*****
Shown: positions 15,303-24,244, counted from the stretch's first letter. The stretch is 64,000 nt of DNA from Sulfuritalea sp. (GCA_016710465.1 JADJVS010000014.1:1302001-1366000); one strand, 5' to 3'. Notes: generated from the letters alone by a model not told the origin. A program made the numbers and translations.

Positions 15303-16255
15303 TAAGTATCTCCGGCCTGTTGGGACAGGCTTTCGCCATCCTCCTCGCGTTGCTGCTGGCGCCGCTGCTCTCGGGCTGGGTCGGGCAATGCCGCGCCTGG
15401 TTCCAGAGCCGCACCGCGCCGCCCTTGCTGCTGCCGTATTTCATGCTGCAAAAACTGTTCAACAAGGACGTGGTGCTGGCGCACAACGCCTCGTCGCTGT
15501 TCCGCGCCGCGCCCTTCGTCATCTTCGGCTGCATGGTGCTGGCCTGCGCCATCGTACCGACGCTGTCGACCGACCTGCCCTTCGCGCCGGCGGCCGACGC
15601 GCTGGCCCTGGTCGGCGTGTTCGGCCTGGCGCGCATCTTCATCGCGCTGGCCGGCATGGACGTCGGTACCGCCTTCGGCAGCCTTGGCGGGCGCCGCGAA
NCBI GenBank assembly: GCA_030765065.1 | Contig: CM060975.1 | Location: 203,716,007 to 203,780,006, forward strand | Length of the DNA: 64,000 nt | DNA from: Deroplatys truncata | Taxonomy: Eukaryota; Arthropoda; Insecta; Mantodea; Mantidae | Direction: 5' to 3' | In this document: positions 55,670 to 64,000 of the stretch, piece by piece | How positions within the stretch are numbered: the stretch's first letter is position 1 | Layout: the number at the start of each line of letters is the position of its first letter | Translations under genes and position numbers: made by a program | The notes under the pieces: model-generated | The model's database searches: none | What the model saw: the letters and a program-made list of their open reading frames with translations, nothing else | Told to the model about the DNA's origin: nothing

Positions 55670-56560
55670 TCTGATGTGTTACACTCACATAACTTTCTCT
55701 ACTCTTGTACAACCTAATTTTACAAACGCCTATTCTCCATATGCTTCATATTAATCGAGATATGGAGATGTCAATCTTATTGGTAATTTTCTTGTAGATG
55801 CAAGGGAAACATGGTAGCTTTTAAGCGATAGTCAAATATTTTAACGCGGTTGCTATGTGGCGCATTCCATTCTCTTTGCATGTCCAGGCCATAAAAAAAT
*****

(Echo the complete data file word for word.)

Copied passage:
Shown: positions 15,303-24,244, counted from the stretch's first letter. The stretch is 64,000 nt of DNA from Sulfuritalea sp. (GCA_016710465.1 JADJVS010000014.1:1302001-1366000); one strand, 5' to 3'. Notes: generated from the letters alone by a model not told the origin. A program made the numbers and translations.

Positions 15303-16255
15303 TAAGTATCTCCGGCCTGTTGGGACAGGCTTTCGCCATCCTCCTCGCGTTGCTGCTGGCGCCGCTGCTCTCGGGCTGGGTCGGGCAATGCCGCGCCTGG
15401 TTCCAGAGCCGCACCGCGCCGCCCTTGCTGCTGCCGTATTTCATGCTGCAAAAACTGTTCAACAAGGACGTGGTGCTGGCGCACAACGCCTCGTCGCTGT
15501 TCCGCGCCGCGCCCTTCGTCATCTTCGGCTGCATGGTGCTGGCCTGCGCCATCGTACCGACGCTGTCGACCGACCTGCCCTTCGCGCCGGCGGCCGACGC
15601 GCTGGCCCTGGTCGGCGTGTTCGGCCTGGCGCGCATCTTCATCGCGCTGGCCGGCATGGACGTCGGTACCGCCTTCGGCAGCCTTGGCGGGCGCCGCGAA
NCBI GenBank assembly: GCA_030765065.1 | Contig: CM060975.1 | Location: 203,716,007 to 203,780,006, forward strand | Length of the DNA: 64,000 nt | DNA from: Deroplatys truncata | Taxonomy: Eukaryota; Arthropoda; Insecta; Mantodea; Mantidae | Direction: 5' to 3' | In this document: positions 55,670 to 64,000 of the stretch, piece by piece | How positions within the stretch are numbered: the stretch's first letter is position 1 | Layout: the number at the start of each line of letters is the position of its first letter | Translations under genes and position numbers: made by a program | The notes under the pieces: model-generated | The model's database searches: none | What the model saw: the letters and a program-made list of their open reading frames with translations, nothing else | Told to the model about the DNA's origin: nothing

Positions 55670-56560
55670 TCTGATGTGTTACACTCACATAACTTTCTCT
55701 ACTCTTGTACAACCTAATTTTACAAACGCCTATTCTCCATATGCTTCATATTAATCGAGATATGGAGATGTCAATCTTATTGGTAATTTTCTTGTAGATG
55801 CAAGGGAAACATGGTAGCTTTTAAGCGATAGTCAAATATTTTAACGCGGTTGCTATGTGGCGCATTCCATTCTCTTTGCATGTCCAGGCCATAAAAAAAT